In the latest decision against an Arizona “high frequency ADA litigant”, the United States District Court for the Central District of California ruled this week that cases like Brooke vs. Perry Family Trust, et al. have no place in Federal Court.
The plaintiff, Theresa Brooke, has filed hundreds of identical ADA lawsuits against Arizona and California hotels, including a half-dozen suits last week. The plaintiff, a disabled resident of Arizona, contends that she was discriminated against by hundreds of hotel owners based on her disability. She claims that these hotels violated the 2010 ADA Standards because they fail to provide permanent pool lifts at either or both the pool and spa.
In each case, Brooke alleges she called the hotels to “inquire whether the pool or Jacuzzi had a lift or other means of access for disabled persons” and the representative informed her that it did not. Plaintiff then alleges she sent her “agent” – “an expert in ADA accessibility guidelines” – to visit the hotel, take pictures of the barriers and report back to her. Plaintiff claims she frequently visits or intends to visit the area “in the coming months and for the indefinite future” for leisure and business.
In dismissing the lawsuit, the judge found that the plaintiff failed to allege she actually visited the hotel – in fact it was clear from the complaint that she had not – and therefore did not actually encounter any barriers that discriminated against her. The Court dismissed the lawsuit, including the state law damage claims.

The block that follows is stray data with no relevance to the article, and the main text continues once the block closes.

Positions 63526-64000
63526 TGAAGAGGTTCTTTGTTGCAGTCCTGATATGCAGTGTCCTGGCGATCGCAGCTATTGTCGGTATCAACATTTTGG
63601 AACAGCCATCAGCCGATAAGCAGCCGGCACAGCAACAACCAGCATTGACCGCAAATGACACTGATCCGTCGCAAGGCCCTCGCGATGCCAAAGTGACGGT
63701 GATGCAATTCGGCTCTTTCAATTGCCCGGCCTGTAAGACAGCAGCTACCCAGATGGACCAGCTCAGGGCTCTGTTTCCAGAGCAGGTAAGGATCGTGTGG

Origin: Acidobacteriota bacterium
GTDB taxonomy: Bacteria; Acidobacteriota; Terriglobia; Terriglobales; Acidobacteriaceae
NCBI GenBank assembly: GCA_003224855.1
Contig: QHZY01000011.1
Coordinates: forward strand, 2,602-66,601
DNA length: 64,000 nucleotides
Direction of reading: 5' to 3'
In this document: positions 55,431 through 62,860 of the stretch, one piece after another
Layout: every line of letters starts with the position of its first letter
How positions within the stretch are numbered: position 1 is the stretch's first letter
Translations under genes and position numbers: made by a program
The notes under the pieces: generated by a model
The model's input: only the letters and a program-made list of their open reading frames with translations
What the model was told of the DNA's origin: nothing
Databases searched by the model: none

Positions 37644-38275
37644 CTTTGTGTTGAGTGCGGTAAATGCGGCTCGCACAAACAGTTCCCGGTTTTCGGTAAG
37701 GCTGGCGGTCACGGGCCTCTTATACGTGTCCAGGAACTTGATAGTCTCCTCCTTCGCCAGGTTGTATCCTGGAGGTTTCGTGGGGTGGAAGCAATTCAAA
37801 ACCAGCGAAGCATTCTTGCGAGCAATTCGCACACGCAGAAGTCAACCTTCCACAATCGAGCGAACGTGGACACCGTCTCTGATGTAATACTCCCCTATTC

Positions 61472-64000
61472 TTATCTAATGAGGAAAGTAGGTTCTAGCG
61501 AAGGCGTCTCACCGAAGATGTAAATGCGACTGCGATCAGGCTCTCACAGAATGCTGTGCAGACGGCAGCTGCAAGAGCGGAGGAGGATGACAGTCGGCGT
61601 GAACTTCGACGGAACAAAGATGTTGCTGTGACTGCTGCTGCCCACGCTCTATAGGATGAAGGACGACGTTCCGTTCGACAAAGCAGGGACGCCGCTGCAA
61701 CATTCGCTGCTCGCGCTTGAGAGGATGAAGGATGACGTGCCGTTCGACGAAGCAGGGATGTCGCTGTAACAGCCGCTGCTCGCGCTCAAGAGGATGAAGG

Plaintiff’s counsel will boast that there are no defenses to his lawsuits. However, those who oppose them are often successful. In one of our cases, the judge dismissed the lawsuit for the same reasons.
We understand it is often cheaper and easier to pay tribute to settle the lawsuits. However, for those who pursue a more aggressive position, they can prevail. With a proper litigation strategy, these types of cases can be won. All hotel owners and operators need to know that these cases can be won without substantial cost.